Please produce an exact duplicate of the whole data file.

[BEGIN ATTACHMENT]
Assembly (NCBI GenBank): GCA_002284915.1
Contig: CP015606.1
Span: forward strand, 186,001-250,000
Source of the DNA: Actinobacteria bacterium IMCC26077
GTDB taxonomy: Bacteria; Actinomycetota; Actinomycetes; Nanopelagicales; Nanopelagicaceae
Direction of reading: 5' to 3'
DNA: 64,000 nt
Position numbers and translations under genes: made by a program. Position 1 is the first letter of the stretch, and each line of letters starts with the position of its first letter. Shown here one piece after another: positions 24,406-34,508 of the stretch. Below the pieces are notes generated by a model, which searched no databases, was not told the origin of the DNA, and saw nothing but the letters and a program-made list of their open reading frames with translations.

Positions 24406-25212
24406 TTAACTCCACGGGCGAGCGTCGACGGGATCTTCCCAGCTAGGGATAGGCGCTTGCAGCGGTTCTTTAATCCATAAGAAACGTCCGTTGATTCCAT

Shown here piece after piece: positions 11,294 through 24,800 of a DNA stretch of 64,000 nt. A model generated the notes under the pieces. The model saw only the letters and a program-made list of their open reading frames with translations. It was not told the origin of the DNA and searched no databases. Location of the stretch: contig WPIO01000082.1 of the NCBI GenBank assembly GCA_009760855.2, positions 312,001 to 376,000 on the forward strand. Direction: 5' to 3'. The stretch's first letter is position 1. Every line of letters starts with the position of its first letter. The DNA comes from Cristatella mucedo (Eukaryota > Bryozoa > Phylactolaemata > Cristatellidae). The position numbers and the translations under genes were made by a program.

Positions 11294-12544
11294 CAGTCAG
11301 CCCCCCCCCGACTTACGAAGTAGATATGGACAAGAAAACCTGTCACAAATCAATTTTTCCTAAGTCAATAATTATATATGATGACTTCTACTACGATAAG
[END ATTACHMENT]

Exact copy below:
Assembly (NCBI GenBank): GCA_002284915.1
Contig: CP015606.1
Span: forward strand, 186,001-250,000
Source of the DNA: Actinobacteria bacterium IMCC26077
GTDB taxonomy: Bacteria; Actinomycetota; Actinomycetes; Nanopelagicales; Nanopelagicaceae
Direction of reading: 5' to 3'
DNA: 64,000 nt
Position numbers and translations under genes: made by a program. Position 1 is the first letter of the stretch, and each line of letters starts with the position of its first letter. Shown here one piece after another: positions 24,406-34,508 of the stretch. Below the pieces are notes generated by a model, which searched no databases, was not told the origin of the DNA, and saw nothing but the letters and a program-made list of their open reading frames with translations.

Positions 24406-25212
24406 TTAACTCCACGGGCGAGCGTCGACGGGATCTTCCCAGCTAGGGATAGGCGCTTGCAGCGGTTCTTTAATCCATAAGAAACGTCCGTTGATTCCAT

Shown here piece after piece: positions 11,294 through 24,800 of a DNA stretch of 64,000 nt. A model generated the notes under the pieces. The model saw only the letters and a program-made list of their open reading frames with translations. It was not told the origin of the DNA and searched no databases. Location of the stretch: contig WPIO01000082.1 of the NCBI GenBank assembly GCA_009760855.2, positions 312,001 to 376,000 on the forward strand. Direction: 5' to 3'. The stretch's first letter is position 1. Every line of letters starts with the position of its first letter. The DNA comes from Cristatella mucedo (Eukaryota > Bryozoa > Phylactolaemata > Cristatellidae). The position numbers and the translations under genes were made by a program.

Positions 11294-12544
11294 CAGTCAG
11301 CCCCCCCCCGACTTACGAAGTAGATATGGACAAGAAAACCTGTCACAAATCAATTTTTCCTAAGTCAATAATTATATATGATGACTTCTACTACGATAAG